This has to just freak out the Rommey campaign. Former President Clinton outlining, in detail, how Mitt Romney’s $5 trillion tax cut will mean that middle class families with children will get an average tax increase of $2,000 to pay for $250,000 in tax cuts for multi-millionaires and billionaires.
Via David Firestone at the New York Times: Republicans aren’t just in favor of lowering taxes; now they’re applauding wildly complex efforts by the wealthiest Americans to avoid paying billions in taxes by shipping capital to other countries. “It’s really American to avoid paying taxes, legally,” said Senator Lindsey Graham, Republican of South Carolina, on Tuesday. He […]
Before the Supreme Court upheld the Affordable Care Act last week, the primary Republican line of attack against were over-the-top hyperbolic, but at least subjective: government takeover of health care, unconstitutional overreach, etc. But from the moment the SCOTUS determined the law stands as an exercise of Congress’ taxing power, though, Republicans have gone empirical. […]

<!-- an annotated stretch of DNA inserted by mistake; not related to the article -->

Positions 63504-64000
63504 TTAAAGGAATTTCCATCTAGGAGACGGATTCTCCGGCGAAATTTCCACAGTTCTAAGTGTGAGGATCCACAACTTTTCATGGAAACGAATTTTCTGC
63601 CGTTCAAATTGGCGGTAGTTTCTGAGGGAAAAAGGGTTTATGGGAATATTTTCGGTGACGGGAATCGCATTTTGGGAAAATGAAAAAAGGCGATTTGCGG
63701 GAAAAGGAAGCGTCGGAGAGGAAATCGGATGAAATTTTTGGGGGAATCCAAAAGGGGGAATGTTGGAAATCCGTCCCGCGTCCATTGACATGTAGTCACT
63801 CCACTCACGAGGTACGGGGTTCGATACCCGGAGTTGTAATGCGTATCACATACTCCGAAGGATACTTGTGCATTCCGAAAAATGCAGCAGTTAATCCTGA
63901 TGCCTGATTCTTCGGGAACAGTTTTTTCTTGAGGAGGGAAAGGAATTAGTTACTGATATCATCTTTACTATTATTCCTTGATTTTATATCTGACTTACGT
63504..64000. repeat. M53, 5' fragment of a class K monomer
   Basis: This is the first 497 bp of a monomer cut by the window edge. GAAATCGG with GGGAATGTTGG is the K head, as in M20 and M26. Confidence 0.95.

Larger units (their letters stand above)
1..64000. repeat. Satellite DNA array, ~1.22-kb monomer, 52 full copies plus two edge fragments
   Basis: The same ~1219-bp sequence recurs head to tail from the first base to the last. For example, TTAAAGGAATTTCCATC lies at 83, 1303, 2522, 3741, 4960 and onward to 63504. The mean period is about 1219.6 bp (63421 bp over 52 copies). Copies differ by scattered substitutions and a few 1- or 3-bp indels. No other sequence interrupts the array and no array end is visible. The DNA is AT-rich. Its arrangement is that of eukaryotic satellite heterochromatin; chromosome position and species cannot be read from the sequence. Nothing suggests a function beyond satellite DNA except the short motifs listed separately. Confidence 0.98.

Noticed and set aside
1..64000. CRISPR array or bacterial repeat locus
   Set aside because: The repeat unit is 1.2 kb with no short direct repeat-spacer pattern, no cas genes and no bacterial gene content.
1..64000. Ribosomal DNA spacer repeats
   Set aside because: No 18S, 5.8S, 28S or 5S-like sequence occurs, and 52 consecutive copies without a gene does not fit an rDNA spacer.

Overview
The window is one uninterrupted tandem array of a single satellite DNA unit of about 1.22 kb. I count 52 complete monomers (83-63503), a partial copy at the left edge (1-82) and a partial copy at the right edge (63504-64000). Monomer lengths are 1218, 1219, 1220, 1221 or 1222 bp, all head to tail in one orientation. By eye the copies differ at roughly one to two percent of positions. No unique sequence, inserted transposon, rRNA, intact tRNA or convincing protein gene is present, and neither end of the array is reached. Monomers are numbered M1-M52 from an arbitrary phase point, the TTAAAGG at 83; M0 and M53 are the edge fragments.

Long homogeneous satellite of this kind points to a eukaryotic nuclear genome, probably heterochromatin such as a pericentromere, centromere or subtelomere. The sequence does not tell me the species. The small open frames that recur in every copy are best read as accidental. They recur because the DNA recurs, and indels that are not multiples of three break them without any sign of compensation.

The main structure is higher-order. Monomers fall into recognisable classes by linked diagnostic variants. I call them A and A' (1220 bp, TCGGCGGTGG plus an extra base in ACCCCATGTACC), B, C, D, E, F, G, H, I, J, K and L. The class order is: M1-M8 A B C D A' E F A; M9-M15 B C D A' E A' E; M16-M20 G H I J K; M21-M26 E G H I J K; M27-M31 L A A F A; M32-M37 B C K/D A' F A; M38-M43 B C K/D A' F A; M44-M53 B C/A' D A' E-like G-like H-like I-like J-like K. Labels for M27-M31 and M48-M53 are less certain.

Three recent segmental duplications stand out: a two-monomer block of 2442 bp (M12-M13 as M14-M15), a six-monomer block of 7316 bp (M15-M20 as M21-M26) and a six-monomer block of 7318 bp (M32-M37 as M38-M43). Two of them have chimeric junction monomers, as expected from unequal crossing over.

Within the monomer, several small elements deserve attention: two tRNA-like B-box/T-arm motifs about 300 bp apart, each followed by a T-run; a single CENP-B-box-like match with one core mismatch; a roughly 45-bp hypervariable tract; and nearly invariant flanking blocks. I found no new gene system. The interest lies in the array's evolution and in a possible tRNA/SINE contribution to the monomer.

You just can’t make this shit up: The White House is “all talk, no action” on moving toward compromise, said Anthony Picarello, general counsel for the U.S. Conference of Catholic Bishops. “There has been a lot of talk in the last couple days about compromise, but it sounds to us like a way to turn […]
Via David Frum: Then, as Republicans discovered the power of their new tool, the president decided to assume they were bluffing, that they would never actually do anything so reckless. Waking up to the reality of the situation too late, he commenced bargaining by offering what he assumed would be an irresistible deal. Wrong again. […]
Ezra Klein of the Washington Post, who is wise beyond his years, notes a few things about the Balanced Budget Amendment the Republicans seem to be so proud of: Bruce Bartlett takes a look at the Balanced Budget Amendment all 47 Republicans signed their names to and pronounces it “quite possibly the stupidest constitutional amendment […]
Republican lawmakers vowed “no retreat” on their Medicare privatization plan yesterday despite some recent setbacks, “saying they needed to attack the Democrats’ Medicare position more forcefully, rather than back off their own plan.” Rep. Cliff Stearns (R-FL) explained, “It’s a wake-up call on how you frame it. It obviously wasn’t framed right.”